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In Times of Bereavement

When Someone Special Has Died

We would like to offer you and your family our deepest sympathy at this time. The next few days will probably be extremely difficult for you and we know it is not easy to turn thoughts to the practical arrangements now needed. We hope this information will help you.

 

Whether it has been sudden and unexpected, or you have known for sometime that it was imminent, the death of a close relative or friend may be hard to come to terms with. There is always shock and grief and there are so many things that need to be done. Grieving is natural and affects people differently. It may help to share these feelings with friends and relatives who may also feel the loss. You may be helped by the support of a Minister or Priest, regardless of your religious beliefs.

 

We’re sure you will want arrangements made efficiently, with dignity and respect for the person who has died. You may want to do all this yourself, or seek the help of a trusted friend. People like to help by taking part, try to involve one or two people who will share the burden by telling family and friends the sad news.

 

Grief is a natural reaction to the loss of someone close but can feel extremely painful and frightening. There is no right or wrong way to grieve and you may experience a range of emotions such as:

 

  • Shock / numbness; you may find it difficult to believe this has happened.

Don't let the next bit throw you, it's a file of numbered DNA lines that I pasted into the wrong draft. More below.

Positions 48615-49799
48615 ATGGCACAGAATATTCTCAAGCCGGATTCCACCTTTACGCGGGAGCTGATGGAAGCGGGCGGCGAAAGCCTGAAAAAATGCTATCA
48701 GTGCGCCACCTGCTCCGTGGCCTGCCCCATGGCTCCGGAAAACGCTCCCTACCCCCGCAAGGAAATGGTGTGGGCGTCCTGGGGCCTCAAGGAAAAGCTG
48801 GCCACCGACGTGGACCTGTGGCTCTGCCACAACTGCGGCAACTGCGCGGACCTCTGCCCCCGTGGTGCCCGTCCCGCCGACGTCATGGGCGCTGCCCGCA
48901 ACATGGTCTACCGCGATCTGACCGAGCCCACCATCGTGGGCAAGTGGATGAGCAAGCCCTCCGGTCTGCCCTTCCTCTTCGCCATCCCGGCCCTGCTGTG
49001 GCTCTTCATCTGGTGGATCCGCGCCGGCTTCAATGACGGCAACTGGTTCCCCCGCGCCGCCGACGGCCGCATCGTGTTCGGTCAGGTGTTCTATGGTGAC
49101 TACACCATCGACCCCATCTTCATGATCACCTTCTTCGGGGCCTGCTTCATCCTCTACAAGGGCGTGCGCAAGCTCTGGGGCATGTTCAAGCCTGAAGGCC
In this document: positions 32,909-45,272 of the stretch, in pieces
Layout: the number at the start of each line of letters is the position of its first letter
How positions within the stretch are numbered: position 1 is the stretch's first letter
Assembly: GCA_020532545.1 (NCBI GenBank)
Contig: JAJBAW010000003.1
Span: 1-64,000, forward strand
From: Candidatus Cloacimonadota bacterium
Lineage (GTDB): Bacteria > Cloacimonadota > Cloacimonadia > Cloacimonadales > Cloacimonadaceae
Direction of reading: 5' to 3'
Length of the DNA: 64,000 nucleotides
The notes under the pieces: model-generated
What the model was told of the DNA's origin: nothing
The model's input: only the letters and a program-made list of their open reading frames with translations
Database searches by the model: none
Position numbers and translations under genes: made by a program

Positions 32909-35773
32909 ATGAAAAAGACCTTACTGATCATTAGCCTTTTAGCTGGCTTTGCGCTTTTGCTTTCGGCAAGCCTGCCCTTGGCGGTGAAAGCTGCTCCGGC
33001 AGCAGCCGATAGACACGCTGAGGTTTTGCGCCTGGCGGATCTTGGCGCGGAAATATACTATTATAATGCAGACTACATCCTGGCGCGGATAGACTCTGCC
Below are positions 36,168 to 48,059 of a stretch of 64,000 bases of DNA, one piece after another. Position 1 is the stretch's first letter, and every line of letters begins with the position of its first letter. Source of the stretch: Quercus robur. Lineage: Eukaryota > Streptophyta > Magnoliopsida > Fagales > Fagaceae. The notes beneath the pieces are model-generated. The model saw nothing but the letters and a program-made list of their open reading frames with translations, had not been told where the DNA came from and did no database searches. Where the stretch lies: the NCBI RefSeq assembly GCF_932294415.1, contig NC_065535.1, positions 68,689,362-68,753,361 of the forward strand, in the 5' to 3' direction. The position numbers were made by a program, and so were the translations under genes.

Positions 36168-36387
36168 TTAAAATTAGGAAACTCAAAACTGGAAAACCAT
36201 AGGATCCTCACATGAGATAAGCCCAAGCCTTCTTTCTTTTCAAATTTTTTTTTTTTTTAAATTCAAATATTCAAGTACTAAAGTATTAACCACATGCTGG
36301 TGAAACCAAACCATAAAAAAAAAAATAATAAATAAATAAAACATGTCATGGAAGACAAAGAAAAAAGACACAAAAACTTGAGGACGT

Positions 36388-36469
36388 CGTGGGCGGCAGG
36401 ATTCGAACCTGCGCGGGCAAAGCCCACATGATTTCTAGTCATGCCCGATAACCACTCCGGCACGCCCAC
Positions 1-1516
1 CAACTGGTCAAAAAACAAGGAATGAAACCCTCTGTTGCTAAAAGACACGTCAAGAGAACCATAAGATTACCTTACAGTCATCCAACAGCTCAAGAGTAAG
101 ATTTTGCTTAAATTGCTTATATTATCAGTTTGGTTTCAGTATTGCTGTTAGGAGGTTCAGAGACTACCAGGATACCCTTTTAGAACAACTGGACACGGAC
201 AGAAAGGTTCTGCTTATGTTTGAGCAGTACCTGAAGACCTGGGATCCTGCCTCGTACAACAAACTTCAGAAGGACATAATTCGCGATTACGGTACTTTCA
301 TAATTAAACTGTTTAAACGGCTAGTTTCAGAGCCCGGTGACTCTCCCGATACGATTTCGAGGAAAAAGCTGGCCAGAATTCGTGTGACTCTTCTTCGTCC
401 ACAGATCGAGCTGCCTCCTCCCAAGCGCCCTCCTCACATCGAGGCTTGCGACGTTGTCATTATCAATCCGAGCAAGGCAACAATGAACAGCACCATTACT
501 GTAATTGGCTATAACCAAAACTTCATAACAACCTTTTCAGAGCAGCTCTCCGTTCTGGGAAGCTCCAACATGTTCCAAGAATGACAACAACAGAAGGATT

• You may feel your world has been turned upside down, it can be hard to make decisions and you may fell restless and unsettled.

  • Anger and guilt; it’s natural to look for explanations when someone dies. You may blame others, yourself or the person who died for things which were done or not done.

  • Sadness; seemingly trivial things may set off the tears. Often it is everyday events which remind us of what we have lost.

 

Although there is a natural progression through these feelings it is common for a grieving person to return to all of these emotions at different times.

 

You may feel hurt that no one seems to understand the pain and emptiness you are feeling. You may therefore, have to take the first step and share those feelings with others that are able to listen. Sometimes those outside the situation can be very helpful. The following are organisations are here to help:

  • CRUSE Bereavement Huntingdon    01480 414511

  • CRUSE Bereavement Bedford          01234 340321